Quantifying diatom aspirations: Mechanical properties of chain-forming species
Limnol. Oceanogr., 57(6), 2012, 1789-1801 | DOI: 10.4319/lo.2012.57.06.1789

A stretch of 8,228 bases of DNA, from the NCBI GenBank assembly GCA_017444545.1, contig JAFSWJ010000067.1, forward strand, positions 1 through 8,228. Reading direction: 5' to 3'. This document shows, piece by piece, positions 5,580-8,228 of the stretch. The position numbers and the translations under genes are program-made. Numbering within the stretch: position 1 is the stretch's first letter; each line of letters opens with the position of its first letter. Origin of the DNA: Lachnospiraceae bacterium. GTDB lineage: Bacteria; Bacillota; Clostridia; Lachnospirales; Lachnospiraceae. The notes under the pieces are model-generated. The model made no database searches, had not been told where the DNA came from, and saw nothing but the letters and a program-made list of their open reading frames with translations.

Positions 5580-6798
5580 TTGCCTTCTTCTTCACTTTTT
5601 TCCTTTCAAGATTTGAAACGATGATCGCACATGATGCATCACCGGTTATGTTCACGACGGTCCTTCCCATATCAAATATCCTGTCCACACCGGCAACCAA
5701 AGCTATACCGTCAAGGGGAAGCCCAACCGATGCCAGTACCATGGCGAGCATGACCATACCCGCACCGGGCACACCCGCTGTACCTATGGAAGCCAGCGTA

ABSTRACT: Diatoms developed a variety of mechanisms to form chain-like colonies, resulting in diverse morphologies and bulk mechanical properties. These properties affect translation, rotation, and deformation of colonies in ambient flows as well as their susceptibility to breakage by flow- and grazer-induced forces. Morphological characteristics of diatom chains have been extensively studied, yet no studies have examined their mechanical properties. We studied the flexibility of four morphologically distinct species (Lithodesmium undulatum, Stephanopyxis turris, Lauderia annulata, and Guinardia delicatula) by measuring their deflections when held across a capillary tip in developing pipe flow and applying simple beam theory and a finite-difference analysis of curvature to calculate flexural stiffness. Flexural stiffness varies greatly, with at least four orders of magnitude difference among the examined species (from 1.7 × 10−13 N m2, the most rigid, to 1.3 × 10−17 N m2, the most flexible), but two other species (Melosira nummuloides and a Thalassiosira sp.) were too flexible to measure with our apparatus. Vulnerability to breakage by flow also varied between species and, for species with heavily silicified joints between cells, was enhanced under nutrient depletion. These results highlight yet another attribute underlying the biodiversity of diatoms and their potential for utilizing highly differentiated ecological niches. Quantitative information from this study can now be used in the design of more mechanically realistic models that capture the dynamic coupling between elastic particles and flow to study diatom–flow interactions and their effects on nutrient acquisition, encounter with grazers, aggregate formation, and settling.